Introducing the D6 classes of Wizards
There are three classes within the wizardry field, which cover a variety of magic styles. These include: Magic Users/Mages, Conjurors, and Enchanters.
The important attributes for all three are Intelligence and Wisdom
All classes in the Wizards begin the game with 10D in skills
Wizards begin with 120 Gold Pieces.
All three classes can choose skills from the General List and Wizard List
Melee Combat – DEX
Melee Parry – DEX
Sneak/Hide – DEX
Lifting – STR
Tracking – WIS
Brawling – STR
Brawling Parry – DEX
Thrown Weapon – DEX
Missile Weapon – DEX
Climbing – DEX
Jumping – DEX
Swimming – CON
Dodge – DEX
Agriculture – INT
Artistic Ability – WIS
Animal Training – WIS
Animal Handling – WIS
Horsemanship – WIS
Airborne Riding – WIS
Brewing – INT
Observation – INT
Cobbling – DEX
Dancing – DEX
Etiquette – CHA
Fishing – WIS
Language – CHA
Mining – WIS
Seamanship – DEX
Singing – CHA
Weather Sense – WIS
Blacksmithing – STR
Carpentry – STR
Willpower – WIS
Cooking – INT
Direction Sense – WIS
Firebuilding – WIS
Heraldry – INT
Leatherworking – INT
Pottery – DEX
Rope Use – DEX
Seamstress / Tailor – DEX
Stonemasonry – STR
Weaving – INT
Leadership – CHA
Ancient History – INT
Engineering – INT
Navigation – INT
Religion – WIS
Gem Cutting – DEX
Astrology – INT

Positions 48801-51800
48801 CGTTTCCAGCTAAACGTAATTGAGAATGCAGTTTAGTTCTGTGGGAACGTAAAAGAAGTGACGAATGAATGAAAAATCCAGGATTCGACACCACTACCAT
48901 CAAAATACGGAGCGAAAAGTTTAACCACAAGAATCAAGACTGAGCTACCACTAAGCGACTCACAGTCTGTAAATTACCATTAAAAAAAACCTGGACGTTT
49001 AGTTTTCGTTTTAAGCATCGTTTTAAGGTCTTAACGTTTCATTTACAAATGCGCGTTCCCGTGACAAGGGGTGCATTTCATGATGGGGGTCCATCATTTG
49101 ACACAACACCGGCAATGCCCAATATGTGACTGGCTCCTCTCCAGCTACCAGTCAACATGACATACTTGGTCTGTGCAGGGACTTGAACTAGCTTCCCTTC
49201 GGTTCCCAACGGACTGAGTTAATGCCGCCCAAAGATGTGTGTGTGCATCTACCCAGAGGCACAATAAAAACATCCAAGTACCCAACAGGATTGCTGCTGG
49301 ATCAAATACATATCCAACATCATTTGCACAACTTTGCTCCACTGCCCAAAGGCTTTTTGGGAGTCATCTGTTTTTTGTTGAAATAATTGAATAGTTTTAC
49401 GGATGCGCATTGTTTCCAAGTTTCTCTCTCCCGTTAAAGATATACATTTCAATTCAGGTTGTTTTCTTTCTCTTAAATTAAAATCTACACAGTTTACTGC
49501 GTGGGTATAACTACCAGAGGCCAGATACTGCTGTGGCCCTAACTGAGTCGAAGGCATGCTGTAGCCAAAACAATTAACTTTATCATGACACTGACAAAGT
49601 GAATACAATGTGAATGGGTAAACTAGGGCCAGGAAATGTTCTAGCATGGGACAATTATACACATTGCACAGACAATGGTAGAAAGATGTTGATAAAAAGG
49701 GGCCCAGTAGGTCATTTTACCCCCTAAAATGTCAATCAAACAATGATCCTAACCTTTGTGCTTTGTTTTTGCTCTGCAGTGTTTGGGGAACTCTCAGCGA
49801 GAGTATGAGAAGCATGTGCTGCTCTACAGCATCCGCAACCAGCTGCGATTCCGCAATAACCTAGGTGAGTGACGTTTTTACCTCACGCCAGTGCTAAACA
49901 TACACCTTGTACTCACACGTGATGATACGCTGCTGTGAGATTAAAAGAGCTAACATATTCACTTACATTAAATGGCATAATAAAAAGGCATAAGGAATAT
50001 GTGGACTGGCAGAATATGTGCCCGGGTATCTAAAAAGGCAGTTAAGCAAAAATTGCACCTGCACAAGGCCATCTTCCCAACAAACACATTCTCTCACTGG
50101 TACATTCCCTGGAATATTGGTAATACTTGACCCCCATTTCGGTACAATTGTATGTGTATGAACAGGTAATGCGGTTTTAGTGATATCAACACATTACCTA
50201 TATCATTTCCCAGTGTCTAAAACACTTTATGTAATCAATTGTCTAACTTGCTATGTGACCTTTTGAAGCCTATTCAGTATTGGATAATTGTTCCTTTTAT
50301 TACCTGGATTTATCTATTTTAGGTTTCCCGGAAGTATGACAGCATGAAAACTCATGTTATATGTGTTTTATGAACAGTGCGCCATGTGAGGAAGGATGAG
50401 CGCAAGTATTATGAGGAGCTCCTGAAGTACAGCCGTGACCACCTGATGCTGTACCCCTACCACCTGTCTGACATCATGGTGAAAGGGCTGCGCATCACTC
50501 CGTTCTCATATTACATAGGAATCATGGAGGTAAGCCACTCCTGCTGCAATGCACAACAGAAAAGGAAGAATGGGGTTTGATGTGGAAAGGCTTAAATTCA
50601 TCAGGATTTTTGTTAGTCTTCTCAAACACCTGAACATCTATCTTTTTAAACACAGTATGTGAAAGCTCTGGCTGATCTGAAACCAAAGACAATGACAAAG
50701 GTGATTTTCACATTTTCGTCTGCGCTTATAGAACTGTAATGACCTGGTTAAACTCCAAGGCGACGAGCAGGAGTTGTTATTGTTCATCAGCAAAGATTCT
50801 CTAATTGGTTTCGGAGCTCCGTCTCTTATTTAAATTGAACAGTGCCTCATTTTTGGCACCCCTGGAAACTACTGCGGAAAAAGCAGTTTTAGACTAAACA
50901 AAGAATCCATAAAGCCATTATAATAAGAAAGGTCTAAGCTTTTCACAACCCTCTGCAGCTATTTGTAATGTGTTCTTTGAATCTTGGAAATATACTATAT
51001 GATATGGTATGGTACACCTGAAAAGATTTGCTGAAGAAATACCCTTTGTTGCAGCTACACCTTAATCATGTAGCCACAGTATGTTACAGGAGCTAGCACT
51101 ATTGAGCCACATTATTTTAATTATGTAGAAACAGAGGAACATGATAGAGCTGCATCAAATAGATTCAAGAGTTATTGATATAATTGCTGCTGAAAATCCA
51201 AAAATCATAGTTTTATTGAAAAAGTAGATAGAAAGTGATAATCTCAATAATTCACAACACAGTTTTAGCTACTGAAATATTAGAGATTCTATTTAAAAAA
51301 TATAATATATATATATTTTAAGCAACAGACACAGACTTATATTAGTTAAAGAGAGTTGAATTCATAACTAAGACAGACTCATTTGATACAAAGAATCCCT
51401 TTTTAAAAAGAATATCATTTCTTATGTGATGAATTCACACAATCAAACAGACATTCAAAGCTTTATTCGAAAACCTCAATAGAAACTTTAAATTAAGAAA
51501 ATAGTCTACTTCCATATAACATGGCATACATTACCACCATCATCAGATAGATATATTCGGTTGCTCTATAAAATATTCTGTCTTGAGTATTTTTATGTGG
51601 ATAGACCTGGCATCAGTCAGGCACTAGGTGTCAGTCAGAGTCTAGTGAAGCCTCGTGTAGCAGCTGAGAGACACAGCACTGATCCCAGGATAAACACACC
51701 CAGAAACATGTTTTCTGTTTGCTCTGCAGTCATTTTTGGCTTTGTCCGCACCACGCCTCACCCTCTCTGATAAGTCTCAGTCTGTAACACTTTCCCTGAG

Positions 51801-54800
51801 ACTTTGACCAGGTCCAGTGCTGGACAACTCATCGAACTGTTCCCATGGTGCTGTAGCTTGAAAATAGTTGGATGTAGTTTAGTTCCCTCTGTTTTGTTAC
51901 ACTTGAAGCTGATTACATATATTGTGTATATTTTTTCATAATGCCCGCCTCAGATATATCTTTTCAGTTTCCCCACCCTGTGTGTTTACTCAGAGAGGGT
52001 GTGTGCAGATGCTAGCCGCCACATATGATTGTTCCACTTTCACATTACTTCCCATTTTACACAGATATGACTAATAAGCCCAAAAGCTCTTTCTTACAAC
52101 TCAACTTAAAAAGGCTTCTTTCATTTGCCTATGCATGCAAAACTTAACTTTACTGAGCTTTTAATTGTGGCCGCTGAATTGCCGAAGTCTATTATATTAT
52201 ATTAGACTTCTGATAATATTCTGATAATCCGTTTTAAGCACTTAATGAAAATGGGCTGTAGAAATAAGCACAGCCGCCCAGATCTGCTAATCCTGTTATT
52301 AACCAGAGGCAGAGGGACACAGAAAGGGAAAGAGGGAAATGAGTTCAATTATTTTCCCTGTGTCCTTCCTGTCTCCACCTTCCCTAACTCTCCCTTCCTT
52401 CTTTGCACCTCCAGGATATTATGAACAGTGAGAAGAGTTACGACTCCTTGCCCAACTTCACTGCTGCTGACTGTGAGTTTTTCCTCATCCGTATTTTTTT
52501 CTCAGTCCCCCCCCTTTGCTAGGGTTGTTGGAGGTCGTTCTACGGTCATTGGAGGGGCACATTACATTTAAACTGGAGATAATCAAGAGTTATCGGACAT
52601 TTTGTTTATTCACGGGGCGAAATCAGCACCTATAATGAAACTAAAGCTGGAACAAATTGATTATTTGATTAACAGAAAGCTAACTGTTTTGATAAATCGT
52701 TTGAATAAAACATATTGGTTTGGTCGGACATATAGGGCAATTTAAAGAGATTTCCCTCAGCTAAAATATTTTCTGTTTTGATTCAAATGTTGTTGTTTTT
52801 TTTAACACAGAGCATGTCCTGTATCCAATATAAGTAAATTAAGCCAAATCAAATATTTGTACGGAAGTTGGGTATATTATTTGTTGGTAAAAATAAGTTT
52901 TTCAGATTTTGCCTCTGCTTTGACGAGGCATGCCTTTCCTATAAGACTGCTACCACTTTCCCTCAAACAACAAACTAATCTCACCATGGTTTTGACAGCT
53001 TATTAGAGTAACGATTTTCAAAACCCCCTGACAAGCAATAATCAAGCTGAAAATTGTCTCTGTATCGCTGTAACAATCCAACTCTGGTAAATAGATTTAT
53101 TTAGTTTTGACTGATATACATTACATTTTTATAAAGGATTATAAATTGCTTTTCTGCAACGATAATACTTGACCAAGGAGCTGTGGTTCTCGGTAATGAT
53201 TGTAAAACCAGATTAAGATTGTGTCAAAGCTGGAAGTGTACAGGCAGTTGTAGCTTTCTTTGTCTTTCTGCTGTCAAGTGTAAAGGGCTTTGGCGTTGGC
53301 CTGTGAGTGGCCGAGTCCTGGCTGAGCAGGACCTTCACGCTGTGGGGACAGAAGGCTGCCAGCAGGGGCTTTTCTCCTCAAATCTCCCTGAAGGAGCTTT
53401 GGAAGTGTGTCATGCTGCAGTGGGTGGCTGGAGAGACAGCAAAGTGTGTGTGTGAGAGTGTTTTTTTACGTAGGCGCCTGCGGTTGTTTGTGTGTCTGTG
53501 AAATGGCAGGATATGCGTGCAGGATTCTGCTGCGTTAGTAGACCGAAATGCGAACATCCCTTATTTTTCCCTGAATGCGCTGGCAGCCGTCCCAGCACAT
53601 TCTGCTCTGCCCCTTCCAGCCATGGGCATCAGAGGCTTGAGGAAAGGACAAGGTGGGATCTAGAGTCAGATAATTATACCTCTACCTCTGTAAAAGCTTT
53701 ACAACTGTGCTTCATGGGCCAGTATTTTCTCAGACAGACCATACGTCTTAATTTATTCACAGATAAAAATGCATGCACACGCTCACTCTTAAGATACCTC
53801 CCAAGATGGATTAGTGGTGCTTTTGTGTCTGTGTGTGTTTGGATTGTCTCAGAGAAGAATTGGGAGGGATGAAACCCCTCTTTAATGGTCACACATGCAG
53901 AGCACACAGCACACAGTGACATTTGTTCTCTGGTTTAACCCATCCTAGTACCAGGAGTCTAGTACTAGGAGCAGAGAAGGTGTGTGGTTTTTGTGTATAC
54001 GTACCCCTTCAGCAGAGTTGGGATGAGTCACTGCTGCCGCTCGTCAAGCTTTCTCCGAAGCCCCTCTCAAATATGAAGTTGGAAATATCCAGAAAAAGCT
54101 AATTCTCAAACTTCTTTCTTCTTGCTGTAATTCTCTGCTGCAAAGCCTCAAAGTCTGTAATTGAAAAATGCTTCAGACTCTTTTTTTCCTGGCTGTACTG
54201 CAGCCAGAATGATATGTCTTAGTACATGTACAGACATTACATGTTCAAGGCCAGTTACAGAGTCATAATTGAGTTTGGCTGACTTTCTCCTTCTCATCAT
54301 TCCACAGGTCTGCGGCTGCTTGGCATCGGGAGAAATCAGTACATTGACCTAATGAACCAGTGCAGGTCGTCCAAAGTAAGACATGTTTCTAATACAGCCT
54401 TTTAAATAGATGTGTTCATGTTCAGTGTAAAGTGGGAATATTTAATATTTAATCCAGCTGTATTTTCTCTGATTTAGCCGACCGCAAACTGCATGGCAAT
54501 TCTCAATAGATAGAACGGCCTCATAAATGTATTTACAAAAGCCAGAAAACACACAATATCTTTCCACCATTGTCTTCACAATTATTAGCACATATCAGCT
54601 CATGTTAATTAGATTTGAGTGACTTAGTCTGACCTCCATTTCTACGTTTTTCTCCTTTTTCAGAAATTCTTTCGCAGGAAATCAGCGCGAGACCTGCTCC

Reading/Writing – INT
Spellcraft – INT
Mage – Gnomes may not be Mages. cannot wear any non-magical metal armor as it interferes with their ability to tap into the mystical energies. may wear any magical armor as long as it does not reduce their Dexterity, as that will interfere with hand and arm movement for casting spells. limited to the following weapon: Dagger, Quarterstaff, Dart, Knife, Sling. Begins the game with a Spell Book containing 3 1st Level Spells. Begin the game with 1D less in Attributes, but gain the Magic Power of 1D. Further aspects of Mages is listed below.
Conjuror – Anyone can be a conjuror. cannot wear any metal armor at all, even magical, as it interferes with their ability to absorb the mystical energies. limited to only single-handed weapons with the exception of being able to wield a Quarterstaff in lieu of any other weapon. Further aspects of Conjurors is listed below.
Enchanters – Humans, Elves, Dwarves and Gnomes may be Enchanters, half-breeds may never be an enchanter. They begin with a number of items related to their focus in enchanting. Enchanters may use Stone Magic, Rune Magic, Tattoo Magic or others. At this time, there is not further elaboration on this class.
Magic is power over the energies of light and dark. It is the essence of mystical energies that all things emit. There is one way to tap into this power, and that gift is known as “Magic”. There are various words in various lands for it, but it is essentially all just magic. Those with the ability to tap into and use this power gain the power attribute of “Magic”.